UPDATE The McIntyre campaign responded with a statement: "Last fall's election is over, and it is time to work together to create jobs and take care of the needs of our area. People are sick of the negativism and distortions that this Washington political group promotes. Congressman McIntyre will continue to do the job he was elected to do and is grateful for the Republicans, Democrats, and Independents who worked together to support him."

How Ellmers, Jones, Holding, McIntyre are doing with their fund raising

U.S. Rep. Renee Ellmers of Dunn, a potential U.S. Senate candidate next year, has not yet begun cranking up her money-raising operation.

She raised $97,797 in political contributions during the first quarter of the year, according to federal campaign reports. She had $133,586 on hand at the end of March. That is fine for a congresswoman seeking re-election, but not the kind of money associated with a Senate race.

Democratic Sen. Kay Hagan raised $1.6 million during the first quarter and had $2.7 million on hand at the end of the reporting period.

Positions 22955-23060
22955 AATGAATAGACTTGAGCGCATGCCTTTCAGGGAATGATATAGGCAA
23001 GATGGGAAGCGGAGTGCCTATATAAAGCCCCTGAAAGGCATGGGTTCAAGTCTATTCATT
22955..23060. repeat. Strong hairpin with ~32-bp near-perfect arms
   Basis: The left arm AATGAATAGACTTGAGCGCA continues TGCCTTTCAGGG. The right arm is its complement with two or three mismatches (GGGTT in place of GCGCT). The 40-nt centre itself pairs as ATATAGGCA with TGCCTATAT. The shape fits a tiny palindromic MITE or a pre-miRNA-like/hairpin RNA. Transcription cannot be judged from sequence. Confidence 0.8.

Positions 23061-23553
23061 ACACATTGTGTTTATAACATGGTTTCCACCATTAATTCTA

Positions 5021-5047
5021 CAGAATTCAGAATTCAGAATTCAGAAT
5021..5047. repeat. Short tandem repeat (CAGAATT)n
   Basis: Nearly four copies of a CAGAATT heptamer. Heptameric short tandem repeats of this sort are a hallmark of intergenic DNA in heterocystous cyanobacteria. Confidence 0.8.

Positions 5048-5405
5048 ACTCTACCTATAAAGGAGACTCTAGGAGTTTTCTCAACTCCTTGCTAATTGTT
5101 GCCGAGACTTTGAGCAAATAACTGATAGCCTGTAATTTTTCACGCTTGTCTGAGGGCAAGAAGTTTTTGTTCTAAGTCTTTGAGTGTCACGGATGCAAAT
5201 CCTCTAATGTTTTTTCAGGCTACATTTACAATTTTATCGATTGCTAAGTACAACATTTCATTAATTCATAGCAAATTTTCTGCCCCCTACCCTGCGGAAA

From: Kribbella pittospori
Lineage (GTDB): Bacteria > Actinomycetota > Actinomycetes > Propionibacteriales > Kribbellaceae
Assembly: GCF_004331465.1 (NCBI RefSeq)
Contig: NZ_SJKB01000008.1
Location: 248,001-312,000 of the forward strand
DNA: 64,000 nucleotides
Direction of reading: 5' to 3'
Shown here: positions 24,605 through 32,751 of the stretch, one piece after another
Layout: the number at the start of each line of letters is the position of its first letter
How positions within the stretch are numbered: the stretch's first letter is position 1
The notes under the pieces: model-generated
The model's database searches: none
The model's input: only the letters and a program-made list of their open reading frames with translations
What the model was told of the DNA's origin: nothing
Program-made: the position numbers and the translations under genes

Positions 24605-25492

Democratic Rep. Mike McIntyre of Lumberton, who will likely face another tough re-election effort again next year, raised $118,779 in the first quarter and had $181,672 cash on hand.

Rouzer enters 7th district House race again

Former State Sen. David Rouzer formally declared his candidacy Tuesday for Congress, seeking a rematch with Democratic Congressman Mike McIntyre. Rouzer lost one of the closest races in the country to McIntyre last November, losing by 654 votes.

"I will fight to cut Washington's wasteful spending habits, work to get the government off of the backs of entrepreneurs and small business owners and get our national debt under control so that every individual has the opportunity to be prosperous and achieve the American dream," he said in a statement in Wilmington.

Bob Rosser and Brock McCleary will serve as general counsels for his campaign. Rosser is a veteran North Carolina consultant. McCleary was a senior strategist with the National Republican Congressional Committee during the past two election cycles.